Gilles Laurent

Though better known now as a writer in his native France, Gilles Laurent made his living as a performer from 1972 to 1989. He debuted as a lad in the TV movie "Mauprat", playing the son of star Jacques Weber. Though ... Read more »

Filmography

Writer (7)

Le Raid 2002 (Movie)

(Screenplay)

Andre le Magnifique 2000 (Movie)

(Screenplay)

Le Createur 1999 (Movie)

(Screenplay)

The Sky, The Birds, Your Mother! 1999 (Movie)

(Screenplay)

Bernie 1997 (Movie)

(Screenplay)

Secrets Shared With a Stranger 1995 (Movie)

(Screenplay)

Giorgino 1994 (Movie)

(Screenplay)
Sound (5)

Post Tenebras Lux 2013 (Movie)

(Sound Mixer)

Chicken with Plums 2012 (Movie)

(Sound)

La Marea 2007 (Movie)

(Sound)

Battle in Heaven 2006 (Movie)

(Sound)

Japon 2003 (Movie)

(Sound)
Actor (2)

The Frog Prince 1986 (Movie)

Gilles (Actor)

Il y a longtemps que j'taime 1978 (Movie)

Gilbert--Le Fils (Actor)

Biography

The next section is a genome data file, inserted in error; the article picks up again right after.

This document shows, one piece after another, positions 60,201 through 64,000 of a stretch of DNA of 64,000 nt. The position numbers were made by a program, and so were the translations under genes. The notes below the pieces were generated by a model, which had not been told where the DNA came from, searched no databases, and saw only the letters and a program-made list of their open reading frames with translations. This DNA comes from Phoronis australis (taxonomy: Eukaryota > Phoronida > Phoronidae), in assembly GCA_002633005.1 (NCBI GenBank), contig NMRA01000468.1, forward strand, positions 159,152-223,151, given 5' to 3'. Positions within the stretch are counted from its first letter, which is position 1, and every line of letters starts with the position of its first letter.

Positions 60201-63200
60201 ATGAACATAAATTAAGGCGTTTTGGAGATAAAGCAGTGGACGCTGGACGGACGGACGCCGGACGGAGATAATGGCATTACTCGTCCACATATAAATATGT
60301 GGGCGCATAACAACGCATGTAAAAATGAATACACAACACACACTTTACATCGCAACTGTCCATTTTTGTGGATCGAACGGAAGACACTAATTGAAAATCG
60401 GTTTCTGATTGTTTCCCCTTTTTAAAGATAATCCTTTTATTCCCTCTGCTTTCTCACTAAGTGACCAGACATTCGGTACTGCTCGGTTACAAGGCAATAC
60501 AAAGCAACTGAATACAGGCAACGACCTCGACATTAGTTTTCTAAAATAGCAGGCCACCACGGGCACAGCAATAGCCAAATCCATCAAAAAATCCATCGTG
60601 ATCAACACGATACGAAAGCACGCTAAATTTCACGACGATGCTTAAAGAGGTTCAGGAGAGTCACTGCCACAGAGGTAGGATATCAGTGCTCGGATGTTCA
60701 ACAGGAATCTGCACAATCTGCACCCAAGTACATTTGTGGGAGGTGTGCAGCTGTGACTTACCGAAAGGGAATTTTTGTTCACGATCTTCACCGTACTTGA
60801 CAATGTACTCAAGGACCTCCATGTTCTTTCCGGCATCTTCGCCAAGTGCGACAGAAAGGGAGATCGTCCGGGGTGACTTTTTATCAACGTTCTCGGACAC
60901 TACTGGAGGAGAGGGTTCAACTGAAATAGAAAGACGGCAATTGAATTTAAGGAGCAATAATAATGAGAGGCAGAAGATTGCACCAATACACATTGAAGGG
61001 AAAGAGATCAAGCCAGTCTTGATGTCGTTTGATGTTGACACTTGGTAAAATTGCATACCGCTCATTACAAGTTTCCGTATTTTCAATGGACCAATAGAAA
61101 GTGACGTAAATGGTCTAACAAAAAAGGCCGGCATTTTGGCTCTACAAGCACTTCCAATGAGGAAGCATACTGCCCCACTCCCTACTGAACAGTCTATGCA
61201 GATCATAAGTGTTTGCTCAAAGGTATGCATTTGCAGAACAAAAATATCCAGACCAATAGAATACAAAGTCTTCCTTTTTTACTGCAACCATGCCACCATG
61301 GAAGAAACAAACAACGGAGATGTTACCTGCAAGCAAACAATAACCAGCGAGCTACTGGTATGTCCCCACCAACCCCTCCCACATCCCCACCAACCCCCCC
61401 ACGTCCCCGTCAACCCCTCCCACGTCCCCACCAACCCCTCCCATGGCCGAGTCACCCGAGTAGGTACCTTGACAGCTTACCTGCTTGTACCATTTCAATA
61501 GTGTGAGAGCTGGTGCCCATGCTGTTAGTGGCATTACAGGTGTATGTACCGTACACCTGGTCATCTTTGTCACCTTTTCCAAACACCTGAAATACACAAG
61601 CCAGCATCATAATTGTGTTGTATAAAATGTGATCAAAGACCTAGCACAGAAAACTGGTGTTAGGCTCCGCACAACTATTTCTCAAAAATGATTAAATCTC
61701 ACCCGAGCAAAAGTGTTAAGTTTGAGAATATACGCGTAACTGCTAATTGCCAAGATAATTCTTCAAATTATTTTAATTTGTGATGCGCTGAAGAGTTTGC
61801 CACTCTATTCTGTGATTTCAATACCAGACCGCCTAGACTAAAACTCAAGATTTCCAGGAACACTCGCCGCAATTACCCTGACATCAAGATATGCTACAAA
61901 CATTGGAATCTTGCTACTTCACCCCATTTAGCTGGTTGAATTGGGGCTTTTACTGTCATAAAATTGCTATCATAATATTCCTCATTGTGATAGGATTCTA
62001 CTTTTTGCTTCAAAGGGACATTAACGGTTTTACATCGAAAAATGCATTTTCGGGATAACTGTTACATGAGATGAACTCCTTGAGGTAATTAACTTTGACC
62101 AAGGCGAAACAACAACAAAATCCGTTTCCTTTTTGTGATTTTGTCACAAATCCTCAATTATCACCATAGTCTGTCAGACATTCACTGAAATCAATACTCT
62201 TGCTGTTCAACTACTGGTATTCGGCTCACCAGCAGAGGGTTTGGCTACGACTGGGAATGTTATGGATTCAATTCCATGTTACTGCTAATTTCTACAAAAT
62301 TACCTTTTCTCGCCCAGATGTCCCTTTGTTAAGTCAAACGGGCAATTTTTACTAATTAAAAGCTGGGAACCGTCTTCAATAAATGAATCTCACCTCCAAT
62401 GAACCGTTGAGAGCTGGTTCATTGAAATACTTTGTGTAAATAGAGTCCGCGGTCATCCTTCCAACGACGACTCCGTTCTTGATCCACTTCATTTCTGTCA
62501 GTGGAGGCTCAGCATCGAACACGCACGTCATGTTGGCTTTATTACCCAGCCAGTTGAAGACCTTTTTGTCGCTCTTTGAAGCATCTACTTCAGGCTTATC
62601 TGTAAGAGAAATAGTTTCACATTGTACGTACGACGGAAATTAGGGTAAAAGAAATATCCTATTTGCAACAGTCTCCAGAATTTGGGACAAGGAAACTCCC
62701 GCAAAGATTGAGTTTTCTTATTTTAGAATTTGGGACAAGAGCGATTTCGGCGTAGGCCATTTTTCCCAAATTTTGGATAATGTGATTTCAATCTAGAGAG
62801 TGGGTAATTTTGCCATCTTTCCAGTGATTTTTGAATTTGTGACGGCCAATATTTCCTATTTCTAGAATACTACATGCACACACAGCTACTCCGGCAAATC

Though better known now as a writer in his native France, Gilles Laurent made his living as a performer from 1972 to 1989. He debuted as a lad in the TV movie "Mauprat", playing the son of star Jacques Weber. Though acting was not to be his ultimate calling, Laurent was nevertheless quick to steal the spotlight. He landed his first lead role in "Le Mystére Frontenac", a 1975 mounting of François Mauriac's novel, after which Laurent headlined both the small screen flick "Ciné-roman" and the 1979 mini-series "Les Yeux Bleus". He also found prominence as a dubbing artist, most notably voicing Brian Austin Green's character in the French version of "Beverly Hills 90210" and the titular cartoon elephant in "Babar". In 1989, he lent his voice to the award-winning children's animation "Il Était Une Fois... la Vie", but by this time he had already shifted his attention to building a career as a screenwriter. By 1996, with two features already under his belt, Laurent penned "Bernie", a comedic collaboration with director/star Albert Dupontel that received a nomination for Best First Work at the César Awards. The pair reteamed two years later for "Le Créateur", an off-kilter comedy about a homicidal playwright.

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